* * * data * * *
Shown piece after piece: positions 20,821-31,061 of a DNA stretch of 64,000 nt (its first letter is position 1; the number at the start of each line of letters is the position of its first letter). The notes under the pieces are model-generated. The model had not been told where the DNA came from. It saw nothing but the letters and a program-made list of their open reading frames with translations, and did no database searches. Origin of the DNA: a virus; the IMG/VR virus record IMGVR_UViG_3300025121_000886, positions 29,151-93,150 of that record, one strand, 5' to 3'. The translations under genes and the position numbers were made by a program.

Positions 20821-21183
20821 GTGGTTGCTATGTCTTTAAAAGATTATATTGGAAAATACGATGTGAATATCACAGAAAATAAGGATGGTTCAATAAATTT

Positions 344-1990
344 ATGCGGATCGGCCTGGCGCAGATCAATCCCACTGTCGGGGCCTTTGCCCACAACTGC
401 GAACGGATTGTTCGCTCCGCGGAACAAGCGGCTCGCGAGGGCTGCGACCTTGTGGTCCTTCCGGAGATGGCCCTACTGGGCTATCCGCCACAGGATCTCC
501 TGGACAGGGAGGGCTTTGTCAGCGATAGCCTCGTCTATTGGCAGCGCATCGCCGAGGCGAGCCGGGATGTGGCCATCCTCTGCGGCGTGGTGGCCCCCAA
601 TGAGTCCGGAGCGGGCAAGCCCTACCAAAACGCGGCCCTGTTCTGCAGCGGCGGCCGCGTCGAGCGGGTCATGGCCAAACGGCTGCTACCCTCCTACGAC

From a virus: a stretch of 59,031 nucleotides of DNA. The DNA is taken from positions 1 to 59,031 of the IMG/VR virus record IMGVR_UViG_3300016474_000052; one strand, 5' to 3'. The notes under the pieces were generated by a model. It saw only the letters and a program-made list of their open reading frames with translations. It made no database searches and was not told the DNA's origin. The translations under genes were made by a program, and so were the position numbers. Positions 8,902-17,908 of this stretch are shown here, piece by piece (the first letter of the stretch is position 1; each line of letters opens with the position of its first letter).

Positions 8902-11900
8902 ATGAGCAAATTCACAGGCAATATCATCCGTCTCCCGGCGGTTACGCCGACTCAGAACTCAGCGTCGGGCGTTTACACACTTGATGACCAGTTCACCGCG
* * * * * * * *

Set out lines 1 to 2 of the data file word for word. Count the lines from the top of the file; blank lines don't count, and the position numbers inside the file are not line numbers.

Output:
Shown piece after piece: positions 20,821-31,061 of a DNA stretch of 64,000 nt (its first letter is position 1; the number at the start of each line of letters is the position of its first letter). The notes under the pieces are model-generated. The model had not been told where the DNA came from. It saw nothing but the letters and a program-made list of their open reading frames with translations, and did no database searches. Origin of the DNA: a virus; the IMG/VR virus record IMGVR_UViG_3300025121_000886, positions 29,151-93,150 of that record, one strand, 5' to 3'. The translations under genes and the position numbers were made by a program.

Positions 20821-21183